In Its Ongoing Battle Against Drought, MIT Has Stumbled Upon an Unexpected Technology: Baby Diapers

We know that extracting moisture from the air is a long-term solution. The challenge lies in making it viable and efficient.

No comments Twitter Flipboard E-mail

Baby diapers and salt.

Some might find it surprising that these everyday materials can be used in such innovative ways. However, a team of engineers from MIT has developed a super absorbent material capable of extracting a remarkable amount of moisture from the air. It works even in extremely dry conditions, such as when humidity levels are below 30%.

The key is in the… diapers. The key to MIT's innovation lies in the use of hydrogels, which are “slippery, stretchy gels” composed mainly of water and a small amount of cross-linked polymer. In fact, hydrogels are a common material found in disposable baby diapers. Now, MIT researchers have successfully adapted this material to “work just as well to absorb vapor from the air.”

Imagine a group of top engineers and scientists brainstorming in front of a baby diaper. Yes, it's funny.

How did they do it? While searching for solutions to the problem, the researchers found that certain salts are highly effective at extracting vapor from the air. For instance, lithium chloride is “capable of absorbing over 10 times its own mass in moisture.” This means that lithium chloride alone can extract water from the air, but the issue is that it can’t store it, which is what the hydrogel does.

The researchers wondered what would happen if they attempted to combine these two characteristics into one substance.

Not the first researchers to attempt this. In fact, researchers previously discovered that there was a limit to the amount of salt that could be added to such a hydrogel—around “4 to 6 grams of salt per gram of polymer.” Despite this, the results weren’t great, yielding only about 1.5 grams of vapor per gram of material (at 30% relative humidity).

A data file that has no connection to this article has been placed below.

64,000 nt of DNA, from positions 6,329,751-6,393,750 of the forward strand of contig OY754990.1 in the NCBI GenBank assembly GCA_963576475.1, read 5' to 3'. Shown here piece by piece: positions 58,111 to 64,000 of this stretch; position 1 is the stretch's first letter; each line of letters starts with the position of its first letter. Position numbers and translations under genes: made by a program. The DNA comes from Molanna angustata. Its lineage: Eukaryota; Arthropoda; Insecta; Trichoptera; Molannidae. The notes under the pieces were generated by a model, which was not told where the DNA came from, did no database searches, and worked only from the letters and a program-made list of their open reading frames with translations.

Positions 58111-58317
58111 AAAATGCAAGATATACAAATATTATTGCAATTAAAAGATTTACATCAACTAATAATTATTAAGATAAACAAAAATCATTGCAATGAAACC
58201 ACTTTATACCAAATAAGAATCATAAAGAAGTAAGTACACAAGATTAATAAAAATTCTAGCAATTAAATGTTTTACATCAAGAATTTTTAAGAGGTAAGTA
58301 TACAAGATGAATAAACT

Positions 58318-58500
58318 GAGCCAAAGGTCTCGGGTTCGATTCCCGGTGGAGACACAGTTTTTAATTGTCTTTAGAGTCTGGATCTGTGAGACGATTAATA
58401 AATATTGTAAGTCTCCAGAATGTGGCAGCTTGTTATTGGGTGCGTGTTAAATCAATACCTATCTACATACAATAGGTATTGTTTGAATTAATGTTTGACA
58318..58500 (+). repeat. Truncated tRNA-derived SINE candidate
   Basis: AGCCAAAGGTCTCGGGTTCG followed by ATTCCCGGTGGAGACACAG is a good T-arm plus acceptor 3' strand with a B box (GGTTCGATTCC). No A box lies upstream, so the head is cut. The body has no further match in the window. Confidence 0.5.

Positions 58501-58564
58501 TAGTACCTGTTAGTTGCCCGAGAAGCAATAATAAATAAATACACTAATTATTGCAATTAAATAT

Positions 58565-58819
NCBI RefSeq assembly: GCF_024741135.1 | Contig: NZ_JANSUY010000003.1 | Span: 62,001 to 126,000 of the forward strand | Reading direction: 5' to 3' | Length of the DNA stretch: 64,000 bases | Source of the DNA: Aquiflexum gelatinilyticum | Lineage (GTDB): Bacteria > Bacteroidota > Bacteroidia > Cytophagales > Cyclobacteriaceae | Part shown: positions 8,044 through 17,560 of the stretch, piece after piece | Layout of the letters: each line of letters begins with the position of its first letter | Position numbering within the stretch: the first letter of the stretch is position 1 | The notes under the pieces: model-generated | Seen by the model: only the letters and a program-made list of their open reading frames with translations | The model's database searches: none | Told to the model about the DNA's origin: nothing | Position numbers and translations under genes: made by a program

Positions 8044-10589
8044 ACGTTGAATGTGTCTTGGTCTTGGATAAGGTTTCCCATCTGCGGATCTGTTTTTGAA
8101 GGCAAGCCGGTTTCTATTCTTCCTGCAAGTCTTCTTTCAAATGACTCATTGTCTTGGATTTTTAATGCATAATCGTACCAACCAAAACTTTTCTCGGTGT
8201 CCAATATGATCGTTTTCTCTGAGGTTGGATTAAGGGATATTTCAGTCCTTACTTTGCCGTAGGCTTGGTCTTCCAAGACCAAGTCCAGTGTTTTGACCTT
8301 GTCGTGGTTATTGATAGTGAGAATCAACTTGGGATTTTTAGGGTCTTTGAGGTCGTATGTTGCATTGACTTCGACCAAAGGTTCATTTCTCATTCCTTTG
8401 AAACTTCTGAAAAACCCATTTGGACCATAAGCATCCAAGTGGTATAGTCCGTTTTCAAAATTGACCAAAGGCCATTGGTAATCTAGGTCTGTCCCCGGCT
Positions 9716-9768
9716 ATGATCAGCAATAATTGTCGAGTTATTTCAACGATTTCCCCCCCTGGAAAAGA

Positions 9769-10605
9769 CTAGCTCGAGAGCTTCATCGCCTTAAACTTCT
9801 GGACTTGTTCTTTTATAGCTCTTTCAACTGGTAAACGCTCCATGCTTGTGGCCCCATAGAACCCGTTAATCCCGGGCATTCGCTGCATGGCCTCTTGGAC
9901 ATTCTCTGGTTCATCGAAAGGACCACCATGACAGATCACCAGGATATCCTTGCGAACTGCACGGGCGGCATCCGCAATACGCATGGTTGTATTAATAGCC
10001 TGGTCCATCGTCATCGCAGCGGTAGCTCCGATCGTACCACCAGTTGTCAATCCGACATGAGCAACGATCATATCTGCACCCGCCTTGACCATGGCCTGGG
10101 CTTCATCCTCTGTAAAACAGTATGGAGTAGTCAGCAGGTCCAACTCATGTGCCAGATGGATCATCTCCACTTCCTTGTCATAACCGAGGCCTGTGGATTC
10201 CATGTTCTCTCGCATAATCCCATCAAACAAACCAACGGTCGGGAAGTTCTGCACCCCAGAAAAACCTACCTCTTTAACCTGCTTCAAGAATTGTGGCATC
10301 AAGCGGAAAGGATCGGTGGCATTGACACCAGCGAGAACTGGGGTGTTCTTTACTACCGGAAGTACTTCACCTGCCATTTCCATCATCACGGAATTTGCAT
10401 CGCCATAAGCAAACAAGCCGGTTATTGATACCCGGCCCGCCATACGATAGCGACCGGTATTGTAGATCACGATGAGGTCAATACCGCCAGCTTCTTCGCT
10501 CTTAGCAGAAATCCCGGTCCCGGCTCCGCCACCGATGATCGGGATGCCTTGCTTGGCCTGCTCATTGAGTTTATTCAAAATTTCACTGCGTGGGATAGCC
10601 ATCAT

To address this issue, the MIT team took a different approach. Instead of removing the hydrogel from a saline solution after 24-48 hours, as the other researchers had done, they left it immersed for a month.

Absorbing. As expected, the hydrogel continued to incorporate salt until it reached 24 grams. The result is a “transparent, rubbery material” that works much better than the previous iterations. Although the solution isn't a game-changer, it demonstrates a way to achieve success. Afterwards, one can simply heat it up and condense it to obtain pure water. On paper, it looks as promising as it actually is.

Overall, it's because of the applications. Extracting moisture from the air is very useful, even though it may not seem so at first glance. Possible use cases include creating passive water collectors in areas where droughts are common. These technology could also potentially be used in air conditioning equipment, potentially saving energy. The challenge, as always, is making it viable and cost-effective.

The primary concern is not only learning how to produce it quickly and cheaply, but also finding a way to extract the water from the material so that it can be easily recycled.

Image | Gustav Graeber and Carlos D. Díaz-Marín | Emma van Sant via Unsplash

Related | All the Data on Earth Can Fit in a Cup Full of DNA. This Is MIT’s Jurassic Park-Inspired Project

Home o Index